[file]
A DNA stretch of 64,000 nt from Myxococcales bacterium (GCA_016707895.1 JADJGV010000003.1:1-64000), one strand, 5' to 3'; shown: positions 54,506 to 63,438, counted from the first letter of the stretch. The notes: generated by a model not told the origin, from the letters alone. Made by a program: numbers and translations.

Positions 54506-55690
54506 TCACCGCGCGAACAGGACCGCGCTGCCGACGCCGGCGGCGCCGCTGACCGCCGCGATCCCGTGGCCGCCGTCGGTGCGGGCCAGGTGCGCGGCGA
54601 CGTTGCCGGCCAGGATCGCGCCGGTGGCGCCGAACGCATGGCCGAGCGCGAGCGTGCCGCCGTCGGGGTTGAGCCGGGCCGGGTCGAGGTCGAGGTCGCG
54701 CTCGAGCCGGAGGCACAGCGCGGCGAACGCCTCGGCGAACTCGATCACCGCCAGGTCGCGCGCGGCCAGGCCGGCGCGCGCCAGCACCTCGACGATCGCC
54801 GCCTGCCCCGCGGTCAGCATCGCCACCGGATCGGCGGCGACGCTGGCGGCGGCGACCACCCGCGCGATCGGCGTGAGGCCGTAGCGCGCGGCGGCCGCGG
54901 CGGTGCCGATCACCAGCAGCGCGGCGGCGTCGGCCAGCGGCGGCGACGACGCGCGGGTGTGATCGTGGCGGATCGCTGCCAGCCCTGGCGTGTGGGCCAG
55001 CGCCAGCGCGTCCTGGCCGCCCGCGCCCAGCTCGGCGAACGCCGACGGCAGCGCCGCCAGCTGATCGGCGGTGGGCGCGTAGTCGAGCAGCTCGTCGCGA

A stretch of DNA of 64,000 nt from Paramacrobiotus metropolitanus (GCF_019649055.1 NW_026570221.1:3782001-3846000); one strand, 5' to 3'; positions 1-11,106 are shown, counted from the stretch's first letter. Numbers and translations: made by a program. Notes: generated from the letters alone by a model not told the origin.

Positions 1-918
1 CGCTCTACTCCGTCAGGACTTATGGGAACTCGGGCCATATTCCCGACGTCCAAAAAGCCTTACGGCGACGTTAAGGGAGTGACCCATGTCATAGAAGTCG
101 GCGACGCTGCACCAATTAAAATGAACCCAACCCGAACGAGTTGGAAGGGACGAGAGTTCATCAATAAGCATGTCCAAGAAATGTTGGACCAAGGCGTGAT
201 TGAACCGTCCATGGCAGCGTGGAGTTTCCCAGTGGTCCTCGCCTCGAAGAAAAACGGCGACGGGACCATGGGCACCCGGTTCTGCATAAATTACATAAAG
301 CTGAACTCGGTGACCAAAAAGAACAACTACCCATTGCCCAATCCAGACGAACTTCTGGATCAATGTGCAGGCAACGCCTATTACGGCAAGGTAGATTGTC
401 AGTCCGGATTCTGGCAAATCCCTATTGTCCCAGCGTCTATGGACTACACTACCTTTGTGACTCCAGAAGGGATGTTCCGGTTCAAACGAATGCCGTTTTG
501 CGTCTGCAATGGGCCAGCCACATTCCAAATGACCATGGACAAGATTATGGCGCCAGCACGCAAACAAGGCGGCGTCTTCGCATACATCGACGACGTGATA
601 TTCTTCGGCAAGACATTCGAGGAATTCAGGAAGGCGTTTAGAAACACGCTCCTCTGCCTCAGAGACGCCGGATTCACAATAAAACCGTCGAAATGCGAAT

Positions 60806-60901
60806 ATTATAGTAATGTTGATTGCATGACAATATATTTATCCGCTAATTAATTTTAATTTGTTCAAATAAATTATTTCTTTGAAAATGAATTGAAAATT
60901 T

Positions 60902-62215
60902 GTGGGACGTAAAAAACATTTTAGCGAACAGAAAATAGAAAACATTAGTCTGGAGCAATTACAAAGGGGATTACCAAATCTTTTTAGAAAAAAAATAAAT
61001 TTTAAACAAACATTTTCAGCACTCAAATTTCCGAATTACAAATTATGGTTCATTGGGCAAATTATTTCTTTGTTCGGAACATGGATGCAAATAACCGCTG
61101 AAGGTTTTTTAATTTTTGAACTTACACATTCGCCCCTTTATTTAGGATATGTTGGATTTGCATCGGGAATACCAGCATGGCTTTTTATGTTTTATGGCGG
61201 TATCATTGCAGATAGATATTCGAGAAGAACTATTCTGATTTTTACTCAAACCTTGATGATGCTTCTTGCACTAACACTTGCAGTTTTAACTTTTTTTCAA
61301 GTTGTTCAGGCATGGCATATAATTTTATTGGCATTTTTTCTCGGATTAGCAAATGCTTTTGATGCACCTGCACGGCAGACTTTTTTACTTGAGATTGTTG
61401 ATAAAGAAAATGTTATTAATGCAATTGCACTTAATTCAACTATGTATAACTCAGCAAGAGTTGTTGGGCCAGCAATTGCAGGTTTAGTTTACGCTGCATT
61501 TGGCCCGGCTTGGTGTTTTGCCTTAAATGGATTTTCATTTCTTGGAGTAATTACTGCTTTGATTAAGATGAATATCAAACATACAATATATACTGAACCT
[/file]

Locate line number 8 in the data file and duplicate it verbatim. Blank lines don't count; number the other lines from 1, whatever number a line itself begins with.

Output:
55001 CGCCAGCGCGTCCTGGCCGCCCGCGCCCAGCTCGGCGAACGCCGACGGCAGCGCCGCCAGCTGATCGGCGGTGGGCGCGTAGTCGAGCAGCTCGTCGCGA